As I sat holding my cat in my arms, she relaxed and started kneading, purring softly, and drooling. While most cat owners are quite familiar with the usual signs of contentment in a cat, excessive drooling in cats and kittens might signal a medical problem.
The medical term used for this condition is Ptyalism. Usually, increased salivation is an indication of a stimuli like the smell of food, nausea, excitement, or a hot and humid environment. Some cats also drool due to motion sickness. However, if the problem persists for a longer period of time, then it might be a cause for concern. Here are some causes of excessive salivation in cats and how to treat them.
Why do Cats Drool?
The most common causes of drooling include:
- Sometimes the nausea, caused by car sickness or gastrointestinal upset, is a frequent cause of drooling and hypersalivation.
- Some cats may also salivate profusely when they are anxious or scared.
- Intaking certain foul-tasting foods or oral medication may cause drooling or foaming at the mouth.
- Some cats smack their lips and foam at the mouth when they are about to vomit a hairball.
- Feelings of pleasure when being petted.
Dental and Oral Diseases: Certain dental and gum disorders are common reasons for drooling. According to Dr. Theresa Paoloni, "Periodontal disease and the accompanying gingivitis, if severe, can lead to halitosis (bad breath), dysphagia (difficulty eating), and drooling. Periodontal disease is easily diagnosed during an oral examination, however, determination of the true extent of periodontal disease often requires oral radiographs". So if you are plagued by persistent drooling, then look for problems like broken teeth, trapped foreign body between teeth, oral ulcers, odontoclastic lesions, enamel defects at the gum line, eosinophilic granuloma lesions, and gingivitis. The excessive salivation could also be the result of damage or infection of the salivary glands. In certain cases, the drooling caused by dental problems or oral trauma could occur in conjunction with halitosis or a malodorous hair coat.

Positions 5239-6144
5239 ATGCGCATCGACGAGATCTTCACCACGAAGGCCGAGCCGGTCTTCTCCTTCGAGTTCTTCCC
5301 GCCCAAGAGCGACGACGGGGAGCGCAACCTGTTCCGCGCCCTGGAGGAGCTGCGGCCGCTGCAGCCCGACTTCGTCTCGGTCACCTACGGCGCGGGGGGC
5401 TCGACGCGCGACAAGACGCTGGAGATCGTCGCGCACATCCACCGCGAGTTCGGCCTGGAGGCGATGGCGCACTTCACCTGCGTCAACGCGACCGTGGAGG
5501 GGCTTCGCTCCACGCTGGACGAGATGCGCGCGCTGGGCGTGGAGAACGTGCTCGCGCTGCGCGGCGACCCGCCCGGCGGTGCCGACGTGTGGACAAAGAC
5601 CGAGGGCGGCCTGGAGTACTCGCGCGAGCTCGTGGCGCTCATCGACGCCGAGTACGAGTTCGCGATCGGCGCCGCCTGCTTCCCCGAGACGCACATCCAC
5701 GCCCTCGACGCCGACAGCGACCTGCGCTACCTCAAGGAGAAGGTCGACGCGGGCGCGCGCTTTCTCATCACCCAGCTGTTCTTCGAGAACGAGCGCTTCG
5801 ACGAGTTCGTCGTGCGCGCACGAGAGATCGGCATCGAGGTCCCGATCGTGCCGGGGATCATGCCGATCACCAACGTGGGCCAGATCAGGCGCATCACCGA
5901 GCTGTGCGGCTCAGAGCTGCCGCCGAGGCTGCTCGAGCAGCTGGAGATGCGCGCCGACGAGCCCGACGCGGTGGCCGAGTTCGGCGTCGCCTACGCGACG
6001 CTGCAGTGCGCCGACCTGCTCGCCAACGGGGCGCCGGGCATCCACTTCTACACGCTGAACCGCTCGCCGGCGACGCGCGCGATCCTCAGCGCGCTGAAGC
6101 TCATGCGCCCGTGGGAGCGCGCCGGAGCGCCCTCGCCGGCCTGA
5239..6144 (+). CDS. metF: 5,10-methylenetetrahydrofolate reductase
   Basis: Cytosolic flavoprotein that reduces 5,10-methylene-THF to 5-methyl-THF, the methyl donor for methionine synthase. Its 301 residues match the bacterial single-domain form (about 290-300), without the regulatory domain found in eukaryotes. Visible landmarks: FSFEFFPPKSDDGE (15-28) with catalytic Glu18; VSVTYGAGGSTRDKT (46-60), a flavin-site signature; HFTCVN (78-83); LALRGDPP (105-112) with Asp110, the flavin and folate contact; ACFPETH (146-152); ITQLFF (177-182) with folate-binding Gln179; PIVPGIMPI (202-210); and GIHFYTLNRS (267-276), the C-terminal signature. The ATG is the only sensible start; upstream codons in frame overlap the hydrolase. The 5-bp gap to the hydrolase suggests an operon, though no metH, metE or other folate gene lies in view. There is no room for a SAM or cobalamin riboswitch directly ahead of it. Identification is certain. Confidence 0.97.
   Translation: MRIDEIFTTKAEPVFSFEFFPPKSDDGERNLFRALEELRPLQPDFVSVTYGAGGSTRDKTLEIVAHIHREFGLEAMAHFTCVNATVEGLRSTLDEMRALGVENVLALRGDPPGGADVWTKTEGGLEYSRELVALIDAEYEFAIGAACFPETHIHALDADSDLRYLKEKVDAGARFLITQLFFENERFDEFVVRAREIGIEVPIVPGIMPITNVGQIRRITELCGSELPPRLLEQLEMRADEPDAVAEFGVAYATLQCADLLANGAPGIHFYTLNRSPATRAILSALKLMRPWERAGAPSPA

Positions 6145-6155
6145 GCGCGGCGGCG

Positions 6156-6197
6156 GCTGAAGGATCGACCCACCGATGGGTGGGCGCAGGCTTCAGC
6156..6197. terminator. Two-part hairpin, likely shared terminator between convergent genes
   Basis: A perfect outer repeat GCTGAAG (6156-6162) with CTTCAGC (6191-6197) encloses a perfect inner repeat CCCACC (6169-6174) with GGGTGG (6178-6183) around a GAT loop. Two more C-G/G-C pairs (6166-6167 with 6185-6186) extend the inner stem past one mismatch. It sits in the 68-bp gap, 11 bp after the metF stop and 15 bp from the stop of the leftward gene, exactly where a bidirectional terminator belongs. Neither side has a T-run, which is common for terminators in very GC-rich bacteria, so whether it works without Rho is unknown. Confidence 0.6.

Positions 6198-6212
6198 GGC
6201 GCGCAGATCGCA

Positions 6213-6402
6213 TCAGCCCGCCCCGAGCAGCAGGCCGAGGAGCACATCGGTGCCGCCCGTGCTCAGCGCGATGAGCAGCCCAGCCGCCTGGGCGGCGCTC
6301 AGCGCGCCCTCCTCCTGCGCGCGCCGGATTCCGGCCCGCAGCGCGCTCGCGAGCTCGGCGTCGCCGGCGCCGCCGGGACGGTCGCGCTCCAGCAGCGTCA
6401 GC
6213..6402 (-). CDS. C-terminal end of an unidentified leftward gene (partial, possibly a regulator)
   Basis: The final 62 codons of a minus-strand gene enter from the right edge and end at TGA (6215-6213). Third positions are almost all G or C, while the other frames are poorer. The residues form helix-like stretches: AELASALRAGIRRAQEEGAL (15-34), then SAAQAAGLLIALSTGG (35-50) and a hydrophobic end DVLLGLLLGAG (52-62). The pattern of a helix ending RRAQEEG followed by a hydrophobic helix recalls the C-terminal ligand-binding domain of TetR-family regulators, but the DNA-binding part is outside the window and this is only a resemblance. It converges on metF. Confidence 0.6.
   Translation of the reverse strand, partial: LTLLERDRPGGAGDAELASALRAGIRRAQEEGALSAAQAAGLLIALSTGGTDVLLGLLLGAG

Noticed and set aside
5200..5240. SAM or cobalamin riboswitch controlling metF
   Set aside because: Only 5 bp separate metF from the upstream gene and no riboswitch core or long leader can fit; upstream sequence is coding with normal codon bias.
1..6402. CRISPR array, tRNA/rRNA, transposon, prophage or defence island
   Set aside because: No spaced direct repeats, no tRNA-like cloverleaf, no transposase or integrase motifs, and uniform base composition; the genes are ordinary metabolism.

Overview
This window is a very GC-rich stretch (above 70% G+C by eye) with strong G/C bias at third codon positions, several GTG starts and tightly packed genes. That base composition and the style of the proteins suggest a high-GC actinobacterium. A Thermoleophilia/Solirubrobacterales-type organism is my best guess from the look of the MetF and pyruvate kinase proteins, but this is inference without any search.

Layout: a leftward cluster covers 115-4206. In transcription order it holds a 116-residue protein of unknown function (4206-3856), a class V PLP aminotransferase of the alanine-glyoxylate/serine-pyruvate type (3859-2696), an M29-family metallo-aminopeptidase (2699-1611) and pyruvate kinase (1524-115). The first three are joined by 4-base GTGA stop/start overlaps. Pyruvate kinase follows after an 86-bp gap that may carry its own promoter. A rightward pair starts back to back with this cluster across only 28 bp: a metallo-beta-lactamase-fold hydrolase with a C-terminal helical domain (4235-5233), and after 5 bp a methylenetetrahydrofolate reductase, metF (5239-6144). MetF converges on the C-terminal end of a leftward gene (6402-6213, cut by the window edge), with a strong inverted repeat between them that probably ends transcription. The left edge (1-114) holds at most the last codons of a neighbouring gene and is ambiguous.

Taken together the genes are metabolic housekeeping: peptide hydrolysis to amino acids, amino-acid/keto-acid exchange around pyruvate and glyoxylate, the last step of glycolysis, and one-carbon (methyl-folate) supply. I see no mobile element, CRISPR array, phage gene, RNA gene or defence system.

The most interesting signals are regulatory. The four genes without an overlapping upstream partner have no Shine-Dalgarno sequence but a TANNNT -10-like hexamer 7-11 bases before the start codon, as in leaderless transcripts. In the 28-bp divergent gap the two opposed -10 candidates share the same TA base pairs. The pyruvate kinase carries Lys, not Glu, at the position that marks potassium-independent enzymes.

Liver Shunts: The result of a congenital abnormality, liver shunts causes the blood to bypass the liver rather than flowing through it. This hinders the process of detoxification of the blood in the liver and causes several health problems, including an excessive amount of drooling and salivation in cats.
Toxins: In case your cat comes in contact with certain caustic chemicals and toxins present in common household cleaning products, it might trigger off the excessive drooling.
Certain Medication: Excessive use or intake of flea and tick sprays and other medications can also trigger drooling. Consumption of bad tasting, unpleasant drugs can cause cats to drool profusely. Drugs like Flagyl, Chlortrimeton, and the sulfa antibiotics are known to make cats salivate excessively. Also, if a cat happens to come into contact venom of a toad or a venomous spider, it may drool a lot.
Plants: There are also some household plants like laurel and ceriman that have toxic affects on cats. Trees like philodendrons, poinsettias, dieffenbachia, and even the Christmas trees can also cause almost immediate allergic reactions in your cat.
Rabies: Although it is quite rare, but rabies is perhaps the most famous cause of drooling or foaming at the mouth in cats.
In addition to these, certain disorders of the esophagus, stomach, or intestines, an advanced feline kidney disease might also result in drooling. Regular oral checkups by the veterinarian, might prevent the periodontal disease. Regular home maintenance is essential for your cat's health. Brush your cat's teeth every other day using special toothbrushes and toothpaste available with your veterinarian. Oral rinses and special dental diet can prevent the accumulation of tartar and help protect your cat's teeth. Despite these remedies, if you observe persistent drooling in your cat, it is always best to consult your veterinarian as soon as possible.
Disclaimer: This article is for informative purposes only, and should not be treated as a substitute for the medical advice of a veterinarian.